The form requests that Churchill Gowns not sell any University gowns or goods with the trade marks “University of St Andrews” or “St Andrews,” or any mark similar, and not pass themselves off as being associated with, endorsed by, or connected with “the University or its business.”
The University further requested Churchill Gowns to “cease use of any and all advertising and promotional materials which suggest any association, endorsement or other connection between Churchill products and the University, including but not limited to amending its website and, insofar as possible, withdrawing any printed or electronic promotional materials which are already in circulation.”
The Saint spoke with Churchill Gowns who stated that they had not signed and returned the document, and had no intention of doing so.
Churchill Gowns, as of the time of writing (23 September), continues to trade their red gowns and has made no alterations to their website as requested by the University.
For their online sales, Churchill Gowns has a disclaimer visible on their website which states, “Churchill Gowns is not affiliated with and does not represent this institution in any way.” This is in addition to a graph which compares their prices to the University of St Andrews. This information was obscured or not presented in the evidence provided in the University’s cease and desist letters.
In response, a spokeswoman from the University of St Andrews said, “The purpose of the cease and desist letter is to make clear the concerns of the University and its students. In our view it is not sufficient that a company states it is not affiliated with the University, while it also claims gowns are made to University specifications.
“This is a false endorsement, which we believe constitutes mis-selling of gowns to students who believe they will be of equivalent quality to the official University gown.”
Although not explicitly clear from their website, Churchill Gown’s assertion that their gowns are made to “university specifications” is not a reference to University of St Andrews guidelines. The reference appears throughout their website and is in fact a reference to George Shaw’s classifications, a scholastic dress scholar who designed academic robes for the University of Bath, among others.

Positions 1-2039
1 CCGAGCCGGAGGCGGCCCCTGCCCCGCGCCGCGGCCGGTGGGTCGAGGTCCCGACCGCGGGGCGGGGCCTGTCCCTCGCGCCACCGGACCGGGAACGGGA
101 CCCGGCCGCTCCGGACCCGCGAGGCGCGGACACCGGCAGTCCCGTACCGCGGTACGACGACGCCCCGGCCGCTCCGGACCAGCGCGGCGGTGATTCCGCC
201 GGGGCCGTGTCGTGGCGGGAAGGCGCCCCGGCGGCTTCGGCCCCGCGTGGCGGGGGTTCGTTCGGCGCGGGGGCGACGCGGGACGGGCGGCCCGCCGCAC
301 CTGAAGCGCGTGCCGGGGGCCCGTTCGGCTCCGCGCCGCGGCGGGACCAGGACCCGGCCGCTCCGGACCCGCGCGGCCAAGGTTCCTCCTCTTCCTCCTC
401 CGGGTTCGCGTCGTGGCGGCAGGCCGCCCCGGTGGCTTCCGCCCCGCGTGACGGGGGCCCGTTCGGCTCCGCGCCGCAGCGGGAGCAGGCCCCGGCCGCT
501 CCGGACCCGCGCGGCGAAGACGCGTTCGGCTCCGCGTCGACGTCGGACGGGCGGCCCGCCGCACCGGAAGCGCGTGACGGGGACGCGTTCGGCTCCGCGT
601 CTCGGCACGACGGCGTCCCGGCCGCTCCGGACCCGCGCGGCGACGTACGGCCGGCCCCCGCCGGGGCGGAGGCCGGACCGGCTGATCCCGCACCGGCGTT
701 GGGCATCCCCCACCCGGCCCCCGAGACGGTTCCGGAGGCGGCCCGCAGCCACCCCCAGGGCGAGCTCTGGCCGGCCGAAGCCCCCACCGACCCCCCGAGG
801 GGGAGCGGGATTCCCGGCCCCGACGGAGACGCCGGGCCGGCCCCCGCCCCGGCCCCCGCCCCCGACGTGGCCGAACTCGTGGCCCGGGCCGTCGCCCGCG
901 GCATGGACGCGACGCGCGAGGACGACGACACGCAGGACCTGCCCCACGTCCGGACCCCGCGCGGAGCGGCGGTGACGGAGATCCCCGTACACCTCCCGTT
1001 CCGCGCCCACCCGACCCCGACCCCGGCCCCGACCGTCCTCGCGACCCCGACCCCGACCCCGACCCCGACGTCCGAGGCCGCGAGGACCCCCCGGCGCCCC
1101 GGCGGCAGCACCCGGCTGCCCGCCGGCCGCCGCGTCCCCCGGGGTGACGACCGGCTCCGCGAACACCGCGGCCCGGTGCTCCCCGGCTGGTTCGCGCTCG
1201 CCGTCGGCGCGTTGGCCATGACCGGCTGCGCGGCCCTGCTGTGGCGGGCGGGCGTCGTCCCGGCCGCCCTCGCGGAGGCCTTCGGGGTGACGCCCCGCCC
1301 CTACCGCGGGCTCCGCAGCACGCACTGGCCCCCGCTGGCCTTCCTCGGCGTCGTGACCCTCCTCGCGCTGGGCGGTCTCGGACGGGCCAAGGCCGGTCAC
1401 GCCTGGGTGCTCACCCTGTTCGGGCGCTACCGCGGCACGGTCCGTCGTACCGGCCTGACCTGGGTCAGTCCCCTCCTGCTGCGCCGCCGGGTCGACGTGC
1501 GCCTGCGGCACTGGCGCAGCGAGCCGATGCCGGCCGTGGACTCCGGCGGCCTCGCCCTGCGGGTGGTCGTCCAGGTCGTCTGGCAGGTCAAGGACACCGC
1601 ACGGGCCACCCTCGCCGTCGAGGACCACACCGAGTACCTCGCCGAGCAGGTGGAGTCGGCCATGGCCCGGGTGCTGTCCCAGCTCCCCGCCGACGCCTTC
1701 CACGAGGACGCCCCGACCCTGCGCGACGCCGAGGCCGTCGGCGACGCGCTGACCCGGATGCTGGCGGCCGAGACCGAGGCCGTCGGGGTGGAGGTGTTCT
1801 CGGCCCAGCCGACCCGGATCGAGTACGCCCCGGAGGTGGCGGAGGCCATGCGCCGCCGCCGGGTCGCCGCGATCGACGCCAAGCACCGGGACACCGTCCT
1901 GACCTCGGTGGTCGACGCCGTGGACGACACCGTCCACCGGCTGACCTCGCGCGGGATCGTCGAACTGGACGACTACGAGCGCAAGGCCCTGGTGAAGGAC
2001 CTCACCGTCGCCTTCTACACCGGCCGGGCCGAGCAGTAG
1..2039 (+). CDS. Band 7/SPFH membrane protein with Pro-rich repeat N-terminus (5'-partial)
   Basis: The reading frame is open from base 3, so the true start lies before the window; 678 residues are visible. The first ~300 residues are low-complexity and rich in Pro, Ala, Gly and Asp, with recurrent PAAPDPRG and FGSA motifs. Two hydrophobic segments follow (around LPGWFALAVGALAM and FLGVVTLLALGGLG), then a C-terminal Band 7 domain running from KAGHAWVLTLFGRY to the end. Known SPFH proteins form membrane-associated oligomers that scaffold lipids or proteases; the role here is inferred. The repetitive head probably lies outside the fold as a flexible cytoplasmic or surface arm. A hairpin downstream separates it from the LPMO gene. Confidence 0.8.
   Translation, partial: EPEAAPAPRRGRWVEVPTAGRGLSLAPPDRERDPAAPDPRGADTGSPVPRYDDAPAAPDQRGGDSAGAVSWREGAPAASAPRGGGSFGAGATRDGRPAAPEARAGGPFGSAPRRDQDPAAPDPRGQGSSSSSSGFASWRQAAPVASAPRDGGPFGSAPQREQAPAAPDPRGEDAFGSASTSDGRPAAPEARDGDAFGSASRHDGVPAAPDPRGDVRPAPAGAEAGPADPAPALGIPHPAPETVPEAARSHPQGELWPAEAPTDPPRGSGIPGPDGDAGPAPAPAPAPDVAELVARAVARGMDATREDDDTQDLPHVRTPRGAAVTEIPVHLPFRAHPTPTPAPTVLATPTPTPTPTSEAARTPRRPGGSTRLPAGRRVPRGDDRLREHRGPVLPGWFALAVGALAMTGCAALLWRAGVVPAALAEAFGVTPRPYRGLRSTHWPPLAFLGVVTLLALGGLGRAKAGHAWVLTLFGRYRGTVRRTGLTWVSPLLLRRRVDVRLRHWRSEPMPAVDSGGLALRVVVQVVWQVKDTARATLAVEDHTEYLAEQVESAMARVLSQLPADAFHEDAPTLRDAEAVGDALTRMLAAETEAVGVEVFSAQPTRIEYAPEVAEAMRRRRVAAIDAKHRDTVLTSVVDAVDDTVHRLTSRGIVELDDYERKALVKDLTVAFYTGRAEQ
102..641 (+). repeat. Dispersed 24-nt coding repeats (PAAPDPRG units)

The University spokeswoman also claimed that students were being led to purchase gowns “which do not support the Students’ Association or teaching and research within the University as official gowns do.”
She added, “A unique student tradition is being diminished by this confusion.”
Churchill Gowns is not affiliated with and does not represent this institution in any way
The University of St Andrews also vocalised their lack of support for Churchill Gowns on its social media, writing, “Please note these gowns are not endorsed by the University, and do not support the circular economy and community benefits our red gowns symbolise.”
The post emphasised the red gown as an emblem of the University for 600 years. President of the Students’ Association Paloma Paige also stated in the post that wearing a red gown meant “joining the family” and that students should source their gowns from an official supplier “to help ensure the integrity of what they represent.”
Members of the community expressed both positive and negative views of the University’s recommendations. However, there were many calls for the University to re-evaluate the pricing of its gowns.
The top comment on the University’s Facebook post from Nasos Cafrillio read, “Someone should have thought of that before putting a price tag of £159 for a gown…”
Stephen Allen commented, “If the alternatives being offered new at half the price are of the same quality, then perhaps the Uni shop [sic] needs to review its pricing and / or [sic] find a more cost efficient supplier … They will thank you for that rather than being browbeaten into spending more of their loans on an overpriced item.”
Lorraine Callaghan, former SRC Member for Age Equality, said, “A lot of money if you buy one to hang in the wardrobe, a reasonable price if you get involved with the Ambassador scheme, town and gown celebrations, ceremonies and traditions … It helped me (a mature student on a tight budget) feel part of something pretty special.”
The red gown is traditionally worn by University students for weekly pier walks, formal dinners, appearances on “University Challenge” and debates, among other occasions.